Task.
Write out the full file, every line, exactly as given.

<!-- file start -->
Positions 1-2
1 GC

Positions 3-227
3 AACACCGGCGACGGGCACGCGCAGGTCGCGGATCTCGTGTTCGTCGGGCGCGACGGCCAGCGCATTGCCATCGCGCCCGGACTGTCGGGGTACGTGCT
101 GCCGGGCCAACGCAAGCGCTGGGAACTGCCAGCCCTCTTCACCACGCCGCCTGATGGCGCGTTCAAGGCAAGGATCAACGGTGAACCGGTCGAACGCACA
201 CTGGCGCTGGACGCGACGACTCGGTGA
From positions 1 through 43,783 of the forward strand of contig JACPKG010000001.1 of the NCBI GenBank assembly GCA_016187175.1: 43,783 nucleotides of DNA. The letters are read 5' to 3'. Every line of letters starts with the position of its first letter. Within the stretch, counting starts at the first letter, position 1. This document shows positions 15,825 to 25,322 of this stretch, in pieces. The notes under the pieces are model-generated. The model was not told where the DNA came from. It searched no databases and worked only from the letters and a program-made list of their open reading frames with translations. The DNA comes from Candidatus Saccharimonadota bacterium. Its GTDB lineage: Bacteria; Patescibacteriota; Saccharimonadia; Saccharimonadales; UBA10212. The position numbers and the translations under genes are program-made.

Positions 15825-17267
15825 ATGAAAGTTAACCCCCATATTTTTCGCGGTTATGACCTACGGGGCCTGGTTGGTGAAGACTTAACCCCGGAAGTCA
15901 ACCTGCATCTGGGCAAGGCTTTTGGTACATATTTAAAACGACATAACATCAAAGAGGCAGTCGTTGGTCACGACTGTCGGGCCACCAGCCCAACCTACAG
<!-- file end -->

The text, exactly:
Positions 1-2
1 GC

Positions 3-227
3 AACACCGGCGACGGGCACGCGCAGGTCGCGGATCTCGTGTTCGTCGGGCGCGACGGCCAGCGCATTGCCATCGCGCCCGGACTGTCGGGGTACGTGCT
101 GCCGGGCCAACGCAAGCGCTGGGAACTGCCAGCCCTCTTCACCACGCCGCCTGATGGCGCGTTCAAGGCAAGGATCAACGGTGAACCGGTCGAACGCACA
201 CTGGCGCTGGACGCGACGACTCGGTGA
From positions 1 through 43,783 of the forward strand of contig JACPKG010000001.1 of the NCBI GenBank assembly GCA_016187175.1: 43,783 nucleotides of DNA. The letters are read 5' to 3'. Every line of letters starts with the position of its first letter. Within the stretch, counting starts at the first letter, position 1. This document shows positions 15,825 to 25,322 of this stretch, in pieces. The notes under the pieces are model-generated. The model was not told where the DNA came from. It searched no databases and worked only from the letters and a program-made list of their open reading frames with translations. The DNA comes from Candidatus Saccharimonadota bacterium. Its GTDB lineage: Bacteria; Patescibacteriota; Saccharimonadia; Saccharimonadales; UBA10212. The position numbers and the translations under genes are program-made.

Positions 15825-17267
15825 ATGAAAGTTAACCCCCATATTTTTCGCGGTTATGACCTACGGGGCCTGGTTGGTGAAGACTTAACCCCGGAAGTCA
15901 ACCTGCATCTGGGCAAGGCTTTTGGTACATATTTAAAACGACATAACATCAAAGAGGCAGTCGTTGGTCACGACTGTCGGGCCACCAGCCCAACCTACAG